Interpol rejected Cypriot arrest warrant for Efimova, lawyer says


By Stelios Orphanides

Interpol rejected an international arrest warrant issued by Cypriot authorities in the past against Maria Efimova, the source of slain Maltese journalist Daphne Caruana Galizia, as Cyprus’ police insist that the warrant is in place, her Greek lawyer said.

“Cypriot authorities in the past attempted to turn an arrest warrant against Efimova into a European warrant which the directorate general of Interpol blocked as it regarded its justification as too political,” said Alexandros Papasteriopoulos who represents Efimova after she surrendered to Greek police on Monday. “It was not made international, not because the Cypriot side hadn’t asked for it, but because it was regarded by Interpol that there was a problem”.

Papasteriopoulos, who cited a communication with the department of international cooperation of the Greek police in Athens, said that Cyprus’ attempt to have an international arrest warrant issued against Efimova may date back to 2014 before another attempt was made in 2017.

Efimova, currently detained at the Korydallos prison in Athens, worked at Malta’s Pilatus Bank for three months last year. As a source, she backed reports published by Caruana Galizia about a transfer of funds from an account belonging to a daughter of Azeri President Ilham Aliyev to that of a company owned by Michelle Muscat, the wife of Malta’s Prime Minister Joseph Muscat. The Maltese journalist lost her life in a car-bomb attack on October 16, six months after publishing her report. The Muscats deny any wrongdoing.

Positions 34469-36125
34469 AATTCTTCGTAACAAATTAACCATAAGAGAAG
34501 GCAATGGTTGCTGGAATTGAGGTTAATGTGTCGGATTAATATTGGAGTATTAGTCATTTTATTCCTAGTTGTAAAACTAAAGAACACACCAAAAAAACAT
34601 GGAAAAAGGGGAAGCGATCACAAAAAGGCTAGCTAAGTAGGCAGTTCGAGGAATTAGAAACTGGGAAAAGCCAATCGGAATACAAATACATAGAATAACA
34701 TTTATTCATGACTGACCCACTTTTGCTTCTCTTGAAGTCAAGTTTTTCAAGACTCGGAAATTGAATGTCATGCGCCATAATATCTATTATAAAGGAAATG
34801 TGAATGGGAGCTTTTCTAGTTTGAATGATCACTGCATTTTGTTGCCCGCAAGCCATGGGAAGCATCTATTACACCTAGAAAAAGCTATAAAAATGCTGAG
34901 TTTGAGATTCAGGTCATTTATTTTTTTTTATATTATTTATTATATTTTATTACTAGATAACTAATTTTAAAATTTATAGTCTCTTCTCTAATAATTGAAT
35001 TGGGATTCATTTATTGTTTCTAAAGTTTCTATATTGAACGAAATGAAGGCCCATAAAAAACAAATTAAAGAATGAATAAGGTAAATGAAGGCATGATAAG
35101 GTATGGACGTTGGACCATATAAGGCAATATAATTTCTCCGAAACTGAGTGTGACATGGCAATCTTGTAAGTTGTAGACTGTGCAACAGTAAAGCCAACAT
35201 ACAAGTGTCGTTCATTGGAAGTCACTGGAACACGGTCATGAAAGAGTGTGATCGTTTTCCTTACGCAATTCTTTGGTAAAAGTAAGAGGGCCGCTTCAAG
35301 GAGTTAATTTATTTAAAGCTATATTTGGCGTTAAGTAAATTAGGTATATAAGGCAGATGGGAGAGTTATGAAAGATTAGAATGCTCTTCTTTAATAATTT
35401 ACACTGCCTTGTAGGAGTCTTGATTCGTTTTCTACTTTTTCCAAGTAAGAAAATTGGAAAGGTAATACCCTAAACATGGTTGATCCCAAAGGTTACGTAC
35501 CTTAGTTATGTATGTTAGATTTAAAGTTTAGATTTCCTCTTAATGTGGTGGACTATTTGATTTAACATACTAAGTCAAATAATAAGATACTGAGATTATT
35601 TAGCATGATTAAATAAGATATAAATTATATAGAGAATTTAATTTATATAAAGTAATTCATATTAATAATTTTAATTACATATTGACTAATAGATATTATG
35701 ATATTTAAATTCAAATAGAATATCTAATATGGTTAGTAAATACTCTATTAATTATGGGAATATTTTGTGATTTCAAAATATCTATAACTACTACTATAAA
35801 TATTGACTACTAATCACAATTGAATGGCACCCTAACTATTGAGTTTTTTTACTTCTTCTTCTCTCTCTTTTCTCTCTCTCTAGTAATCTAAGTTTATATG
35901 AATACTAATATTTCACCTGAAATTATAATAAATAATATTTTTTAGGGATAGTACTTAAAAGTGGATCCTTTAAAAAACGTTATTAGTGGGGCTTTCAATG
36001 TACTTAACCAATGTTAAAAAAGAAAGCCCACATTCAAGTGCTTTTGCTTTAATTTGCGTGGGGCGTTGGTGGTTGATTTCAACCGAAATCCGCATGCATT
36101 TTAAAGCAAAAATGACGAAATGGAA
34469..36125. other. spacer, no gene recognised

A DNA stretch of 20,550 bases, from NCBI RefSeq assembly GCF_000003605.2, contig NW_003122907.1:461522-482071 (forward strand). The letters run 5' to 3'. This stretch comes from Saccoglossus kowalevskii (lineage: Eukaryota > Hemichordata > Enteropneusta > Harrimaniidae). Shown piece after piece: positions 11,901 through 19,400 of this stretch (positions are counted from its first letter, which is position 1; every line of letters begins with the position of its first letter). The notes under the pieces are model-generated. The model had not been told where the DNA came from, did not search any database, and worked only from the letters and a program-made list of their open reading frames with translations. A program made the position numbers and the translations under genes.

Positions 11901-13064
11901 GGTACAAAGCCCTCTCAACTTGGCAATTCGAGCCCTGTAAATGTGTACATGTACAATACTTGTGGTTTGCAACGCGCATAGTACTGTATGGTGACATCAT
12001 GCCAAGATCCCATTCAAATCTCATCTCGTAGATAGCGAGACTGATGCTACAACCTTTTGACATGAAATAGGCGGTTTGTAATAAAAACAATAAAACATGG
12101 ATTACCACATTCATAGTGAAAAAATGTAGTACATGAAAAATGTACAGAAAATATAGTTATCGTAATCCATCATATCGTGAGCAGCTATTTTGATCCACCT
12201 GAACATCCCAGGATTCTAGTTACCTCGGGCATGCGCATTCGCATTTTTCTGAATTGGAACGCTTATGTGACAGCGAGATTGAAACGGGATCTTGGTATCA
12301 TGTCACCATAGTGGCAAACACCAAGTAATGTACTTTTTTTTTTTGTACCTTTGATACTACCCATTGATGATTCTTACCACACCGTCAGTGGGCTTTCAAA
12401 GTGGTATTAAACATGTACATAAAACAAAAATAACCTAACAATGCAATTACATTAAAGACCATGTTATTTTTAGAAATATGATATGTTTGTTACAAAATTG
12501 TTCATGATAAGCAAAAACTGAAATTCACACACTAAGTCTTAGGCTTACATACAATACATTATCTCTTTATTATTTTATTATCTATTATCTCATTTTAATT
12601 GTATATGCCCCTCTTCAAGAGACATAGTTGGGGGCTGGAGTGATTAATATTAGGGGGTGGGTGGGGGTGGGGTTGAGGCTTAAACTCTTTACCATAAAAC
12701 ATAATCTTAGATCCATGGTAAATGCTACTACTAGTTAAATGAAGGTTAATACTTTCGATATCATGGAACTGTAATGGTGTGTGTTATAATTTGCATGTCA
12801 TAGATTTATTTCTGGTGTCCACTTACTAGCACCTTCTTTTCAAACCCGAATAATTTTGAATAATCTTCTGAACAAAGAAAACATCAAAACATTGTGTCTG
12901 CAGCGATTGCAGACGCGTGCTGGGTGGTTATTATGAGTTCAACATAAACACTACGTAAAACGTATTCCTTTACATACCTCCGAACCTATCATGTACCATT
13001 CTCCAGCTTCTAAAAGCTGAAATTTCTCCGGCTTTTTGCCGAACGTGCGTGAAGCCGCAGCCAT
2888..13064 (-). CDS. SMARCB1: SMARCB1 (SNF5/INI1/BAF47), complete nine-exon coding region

In January, the Cypriot police said they issued an arrest warrant against Efimova and her Cypriot husband in connection with an alleged embezzlement case following a complaint filed by the Limassol-based and Russian-owned IDF Fragrance Distribution Ltd in 2014, where Efimova had worked. She said in January that she intended to apply for political asylum in Greece and members of the European Parliament (MEPs) repeatedly asked Greek authorities to protect her.

Efimova, a mother of two, also said that she had left Malta two months before the assassination of Caruana Galizia fearing for her safety and that of her family. She also denied having committed any offences in Cyprus and said that the complaint filed against her aimed at damaging her credibility.

Also on Monday, US authorities arrested chairman of Pilatus Bank Ali Sadr Hashemi Nejad, accusing him of being involved in a scheme to evade sanctions against Iran.

On Saturday, Interpol declined to comment to questions forwarded by the Cyprus Business Mail and referred to those authorities investigating the matter.

“If or when police in any of Interpol’s 192 member countries share information with the general secretariat in Lyon in relation to investigations and fugitives, this information remains under the ownership of that member country,” the organisation said in an emailed statement on Saturday. “Interpol does not therefore comment on specific cases or individuals except in special circumstances and with approval of the member country concerned”.

“Whether they will extradite her to us is a separate issue, which likely has to do with her protection,” Soteriades said. “The European arrest warrant exists and has not been cancelled”.